Tough times for climate protesters amid coronavirus
Tim Schauenberg | Chetna Krishna
April 2, 2020
As many countries around the world have implemented lockdowns, environmental protesters like Fridays for Future are looking to the internet instead to the streets. But will it be enough to keep the momentum going?
Every Friday since the youth climate movement Fridays for Future began in 2018, students have been taking to the streets to protest for a greener future. Now, in times of the COVID-19 virus, such demonstrations have ground to a halt.
"Currently we can't think about protesting on the streets," said 16-year-old Fridays for Future activist Ariadne Papatheodorou from Athens. "We know we are in a crisis, as well as our health systems around Europe. We don't want people to die, that's why we are staying at home."
And that is in keeping with climate activist Greta Thunberg's calls to act responsibly. As the coronavirus spread around the world, she urged campaigners to avoid mass rallies, and invited them to take part in "digital strikes" instead.
Under the hashtag #ClimateStrikeOnline, participants are encouraged to post photos, videos, and messages for reforms to limit global warming to less than 1.5 degrees by the end of this century.
"A global pandemic doesn't mean the climate crisis will stop, so we must continue to strike to keep up the pressure," said Dylan Hamilton, a 15-year-old activist with the Fridays for Future group in Scotland.
The movement recently launched a Twitter handle called Fridays for Future Digital to continue its environmental protests by sharing slogans from all over the world, and used a press release to keep up the pressure on the fossil fuel industry and other polluters.
But so far, the digital protest is in no way comparable to real life demonstrations. According to Friday for Future Digital, just 1,200 people have participated in the online effort so far.
One of them is Lance Lau, a 10-year-old from Hong Kong, who protested alone in his neighbor's garden.
"Despite the Hong Kong protests and police repression last year and now despite the outbreak of corona, I'm protesting," Lance told DW.
He is no stranger to protesting in isolation. As a result of what he describes as an almost non-existent climate movement in Hong Kong and the violent repression of demonstrators, Lance says he has been protesting alone for 27 weeks.
Climate action fighting for attention
Fridays for Future India had hoped to be able to continue its climate demonstrations even after Europe and the US began to shut down, Ashiq Rahman from the Indian branch of the movement said. But India has since imposed its own lockdown.
"It's a problem that people are diverting from the climate crisis to the corona crisis," Rahman said, adding that the world is facing "a long-term crisis" of global warming.
He believes climate action should remain in focus even during the corona crisis.
In another effort to keep the momentum going, Fridays for Future has also announced plans to hold weekly digital webinars and discussion rounds with scientists, journalists, activists and other international high-level experts.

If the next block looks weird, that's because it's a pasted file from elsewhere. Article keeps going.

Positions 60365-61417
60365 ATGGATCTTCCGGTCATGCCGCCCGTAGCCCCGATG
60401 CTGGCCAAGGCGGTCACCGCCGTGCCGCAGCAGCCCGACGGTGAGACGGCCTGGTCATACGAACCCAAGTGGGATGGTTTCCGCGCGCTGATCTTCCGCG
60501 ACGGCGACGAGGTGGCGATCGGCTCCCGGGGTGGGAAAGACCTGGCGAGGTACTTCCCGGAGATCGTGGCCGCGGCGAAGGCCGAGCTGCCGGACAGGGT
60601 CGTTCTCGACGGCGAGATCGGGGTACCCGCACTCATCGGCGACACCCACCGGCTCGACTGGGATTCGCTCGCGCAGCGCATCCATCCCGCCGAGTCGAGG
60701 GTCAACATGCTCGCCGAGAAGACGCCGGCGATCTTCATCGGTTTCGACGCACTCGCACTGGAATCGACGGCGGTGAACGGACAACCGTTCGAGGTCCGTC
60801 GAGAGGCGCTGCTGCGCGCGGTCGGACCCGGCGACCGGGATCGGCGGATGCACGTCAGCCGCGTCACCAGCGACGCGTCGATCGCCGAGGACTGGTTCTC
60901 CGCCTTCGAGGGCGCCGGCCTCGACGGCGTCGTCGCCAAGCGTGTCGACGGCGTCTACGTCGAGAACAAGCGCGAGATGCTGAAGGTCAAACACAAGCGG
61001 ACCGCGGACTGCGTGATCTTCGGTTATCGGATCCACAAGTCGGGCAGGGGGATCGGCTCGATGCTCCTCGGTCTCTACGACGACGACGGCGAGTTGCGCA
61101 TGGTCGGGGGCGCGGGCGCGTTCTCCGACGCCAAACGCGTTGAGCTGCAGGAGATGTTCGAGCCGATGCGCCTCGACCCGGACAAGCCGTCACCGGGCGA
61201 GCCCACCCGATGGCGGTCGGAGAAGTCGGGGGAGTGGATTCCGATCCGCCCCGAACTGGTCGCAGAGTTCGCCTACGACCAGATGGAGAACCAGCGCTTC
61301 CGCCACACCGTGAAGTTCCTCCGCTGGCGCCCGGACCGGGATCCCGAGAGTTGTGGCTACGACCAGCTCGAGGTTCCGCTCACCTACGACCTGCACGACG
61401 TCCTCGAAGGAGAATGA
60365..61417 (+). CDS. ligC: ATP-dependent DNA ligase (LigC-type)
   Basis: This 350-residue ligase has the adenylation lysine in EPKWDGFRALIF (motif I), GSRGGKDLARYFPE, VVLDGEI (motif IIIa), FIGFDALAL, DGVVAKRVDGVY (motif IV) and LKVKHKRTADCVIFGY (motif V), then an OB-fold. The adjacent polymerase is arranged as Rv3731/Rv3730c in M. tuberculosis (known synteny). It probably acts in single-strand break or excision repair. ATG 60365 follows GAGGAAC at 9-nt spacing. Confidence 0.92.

Climate action in crisis
Despite all this, online protests won't "come close to the level of attention of the street protests last year," said Dieter Rucht, a sociology professor and board member at the Institute for Social Movement Studies. He argues that Fridays for Future will struggle to mobilize people at a time when other issues take priority over saving the climate.
Although Rucht says "Fridays for Future is not dead," he believes the movement, whose numbers had started to fall even before the coronavirus outbreak, "will shrink to a minimum."
One of the activists' key demands is a fall in emissions. With that now happening as a result of national economies grinding to a near halt, Rucht says that "argument is vanishing into thin air."
Rethinking our future?
But Andreas von Bubnoff, a professor of international science communication at Germany's Rhine-Waal University of Applied Sciences, sees the pandemic situation as a critical moment for the climate crisis.
"The pandemic might make it clear to us how much better things could be," he said, citing a recent trip to Cambodia's capital Phnom Penh. "People told me how they loved the improved air quality and the low traffic, which were the result of the pandemic. I think such experiences might also make it clear to many how quickly we could changetheclimate if we only put our collective minds to taking action, which is a message of hope I think."
He says that in some places, the pandemic is making people change the way they work.
"This forces us to question the old-fashioned but still widespread German idea of showing up for work in an office - that damages the climate, because it results in lots of commuter traffic."
Whether such changes do become more permanent is far from clear at this stage, but for some young protesters the current lockdowns also represent other opportunities for a different way forward.
"Today we young people save the elderly by not going out to protest," Greek climate activist Ariadne Papatheodorou said. "Tomorrow the elderly must save my generation by taking it to the streets with us."